25 Aug '14

News GCSE results signal need for urgent reversal of education policy | @guardianletters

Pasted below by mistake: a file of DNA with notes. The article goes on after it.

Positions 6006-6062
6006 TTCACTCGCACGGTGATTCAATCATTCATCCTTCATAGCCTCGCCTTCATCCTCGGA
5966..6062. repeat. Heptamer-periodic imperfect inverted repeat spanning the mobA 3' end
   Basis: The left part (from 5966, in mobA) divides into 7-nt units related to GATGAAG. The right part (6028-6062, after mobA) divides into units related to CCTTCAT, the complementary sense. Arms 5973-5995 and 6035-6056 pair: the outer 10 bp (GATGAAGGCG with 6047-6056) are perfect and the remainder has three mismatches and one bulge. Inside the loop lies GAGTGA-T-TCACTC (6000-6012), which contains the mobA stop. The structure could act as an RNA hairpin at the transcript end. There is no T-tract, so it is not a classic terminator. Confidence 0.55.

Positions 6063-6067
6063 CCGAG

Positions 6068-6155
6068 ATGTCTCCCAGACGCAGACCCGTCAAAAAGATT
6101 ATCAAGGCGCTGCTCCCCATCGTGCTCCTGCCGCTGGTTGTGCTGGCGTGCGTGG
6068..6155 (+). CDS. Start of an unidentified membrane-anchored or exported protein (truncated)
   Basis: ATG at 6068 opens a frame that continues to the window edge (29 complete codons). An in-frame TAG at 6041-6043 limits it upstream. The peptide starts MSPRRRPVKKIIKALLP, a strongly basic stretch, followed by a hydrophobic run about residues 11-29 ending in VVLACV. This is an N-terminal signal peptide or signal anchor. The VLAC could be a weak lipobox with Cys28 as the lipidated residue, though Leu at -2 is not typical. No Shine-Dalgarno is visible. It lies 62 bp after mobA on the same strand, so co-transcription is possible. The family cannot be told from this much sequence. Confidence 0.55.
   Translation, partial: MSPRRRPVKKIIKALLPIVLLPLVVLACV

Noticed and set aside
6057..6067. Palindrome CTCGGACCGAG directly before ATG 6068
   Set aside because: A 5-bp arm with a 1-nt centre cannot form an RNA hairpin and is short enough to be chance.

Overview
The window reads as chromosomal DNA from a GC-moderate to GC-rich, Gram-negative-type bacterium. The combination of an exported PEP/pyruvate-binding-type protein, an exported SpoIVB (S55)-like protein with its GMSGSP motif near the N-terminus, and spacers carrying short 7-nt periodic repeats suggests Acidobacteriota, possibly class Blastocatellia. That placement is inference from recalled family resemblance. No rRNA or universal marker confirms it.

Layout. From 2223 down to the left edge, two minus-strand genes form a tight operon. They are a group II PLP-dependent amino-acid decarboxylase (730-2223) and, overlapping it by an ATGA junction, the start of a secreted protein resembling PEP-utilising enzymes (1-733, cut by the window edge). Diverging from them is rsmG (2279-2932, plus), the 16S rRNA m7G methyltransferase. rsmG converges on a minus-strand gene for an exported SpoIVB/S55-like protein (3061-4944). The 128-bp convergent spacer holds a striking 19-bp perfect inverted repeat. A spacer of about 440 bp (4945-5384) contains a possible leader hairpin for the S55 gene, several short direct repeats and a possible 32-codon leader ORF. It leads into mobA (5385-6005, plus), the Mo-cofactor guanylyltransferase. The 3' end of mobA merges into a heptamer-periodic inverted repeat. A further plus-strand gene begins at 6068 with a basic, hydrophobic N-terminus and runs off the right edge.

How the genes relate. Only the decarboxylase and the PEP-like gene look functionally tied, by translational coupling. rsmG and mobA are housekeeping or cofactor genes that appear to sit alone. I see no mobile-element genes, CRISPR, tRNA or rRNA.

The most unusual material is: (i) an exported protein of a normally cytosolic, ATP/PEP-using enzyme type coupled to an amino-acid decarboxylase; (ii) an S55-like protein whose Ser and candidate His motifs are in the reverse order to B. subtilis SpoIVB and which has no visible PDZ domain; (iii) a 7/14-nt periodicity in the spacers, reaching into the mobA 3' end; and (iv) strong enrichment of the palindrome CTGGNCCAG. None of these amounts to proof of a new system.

Peter Wilby is right that GCSE is no longer needed since education for all is being extended to age 18 (Report, 23 August). But beyond that, the whole structure of secondary education should be closely examined, with the dominance of academic subjects questioned and perhaps trade apprenticeships seen as worthwhile alternatives to university degrees for school leavers. The Tomlinson proposals, based on diplomas at the end of schooling, should be revisited.But who is to do this? One legacy of the Gove years should be the recognition that responsibility for change in education should never be vested in one person. A national education council should be established, financed by but independent of government, with a balanced membership of teachers leaders, MPs, academics and other prominent members of society. It should be first charged to make recommendations on the restructuring of secondary education and to present these to parliament, via the secretary of state. The recent careful thought on the potential future for education expressed in the writings of academics like Peter Mortimore, Richard Pring, Chris Husbands, Michael Fielding, Frank Coffield, John Bangs and others, with the insights of the teacher unions and associations should underpin the thinking of such a council. Its second task should be to monitor such changes over the coming years and report to parliament, say every two years, on progress.Professor Michael BasseyAuthor of Education for the Inevitable Continue reading...

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